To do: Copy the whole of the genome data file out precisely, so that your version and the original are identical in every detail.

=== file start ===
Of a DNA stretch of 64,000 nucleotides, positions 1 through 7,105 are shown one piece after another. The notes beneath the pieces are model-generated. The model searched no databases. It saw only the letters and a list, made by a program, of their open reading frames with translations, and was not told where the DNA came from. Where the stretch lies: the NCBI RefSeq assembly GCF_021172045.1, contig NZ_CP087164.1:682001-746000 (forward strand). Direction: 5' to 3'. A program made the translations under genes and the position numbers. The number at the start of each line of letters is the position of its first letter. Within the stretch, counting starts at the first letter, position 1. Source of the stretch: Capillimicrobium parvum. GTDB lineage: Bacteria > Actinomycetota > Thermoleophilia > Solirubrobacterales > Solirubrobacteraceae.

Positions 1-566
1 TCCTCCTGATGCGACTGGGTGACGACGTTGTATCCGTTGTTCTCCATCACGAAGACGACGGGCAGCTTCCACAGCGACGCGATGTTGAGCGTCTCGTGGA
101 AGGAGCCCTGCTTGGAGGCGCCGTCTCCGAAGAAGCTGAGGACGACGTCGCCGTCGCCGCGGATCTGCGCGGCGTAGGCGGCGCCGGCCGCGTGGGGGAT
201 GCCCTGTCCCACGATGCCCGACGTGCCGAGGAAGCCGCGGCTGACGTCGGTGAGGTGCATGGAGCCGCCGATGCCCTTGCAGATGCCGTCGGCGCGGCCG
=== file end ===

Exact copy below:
Of a DNA stretch of 64,000 nucleotides, positions 1 through 7,105 are shown one piece after another. The notes beneath the pieces are model-generated. The model searched no databases. It saw only the letters and a list, made by a program, of their open reading frames with translations, and was not told where the DNA came from. Where the stretch lies: the NCBI RefSeq assembly GCF_021172045.1, contig NZ_CP087164.1:682001-746000 (forward strand). Direction: 5' to 3'. A program made the translations under genes and the position numbers. The number at the start of each line of letters is the position of its first letter. Within the stretch, counting starts at the first letter, position 1. Source of the stretch: Capillimicrobium parvum. GTDB lineage: Bacteria > Actinomycetota > Thermoleophilia > Solirubrobacterales > Solirubrobacteraceae.

Positions 1-566
1 TCCTCCTGATGCGACTGGGTGACGACGTTGTATCCGTTGTTCTCCATCACGAAGACGACGGGCAGCTTCCACAGCGACGCGATGTTGAGCGTCTCGTGGA
101 AGGAGCCCTGCTTGGAGGCGCCGTCTCCGAAGAAGCTGAGGACGACGTCGCCGTCGCCGCGGATCTGCGCGGCGTAGGCGGCGCCGGCCGCGTGGGGGAT
201 GCCCTGTCCCACGATGCCCGACGTGCCGAGGAAGCCGCGGCTGACGTCGGTGAGGTGCATGGAGCCGCCGATGCCCTTGCAGATGCCGTCGGCGCGGCCG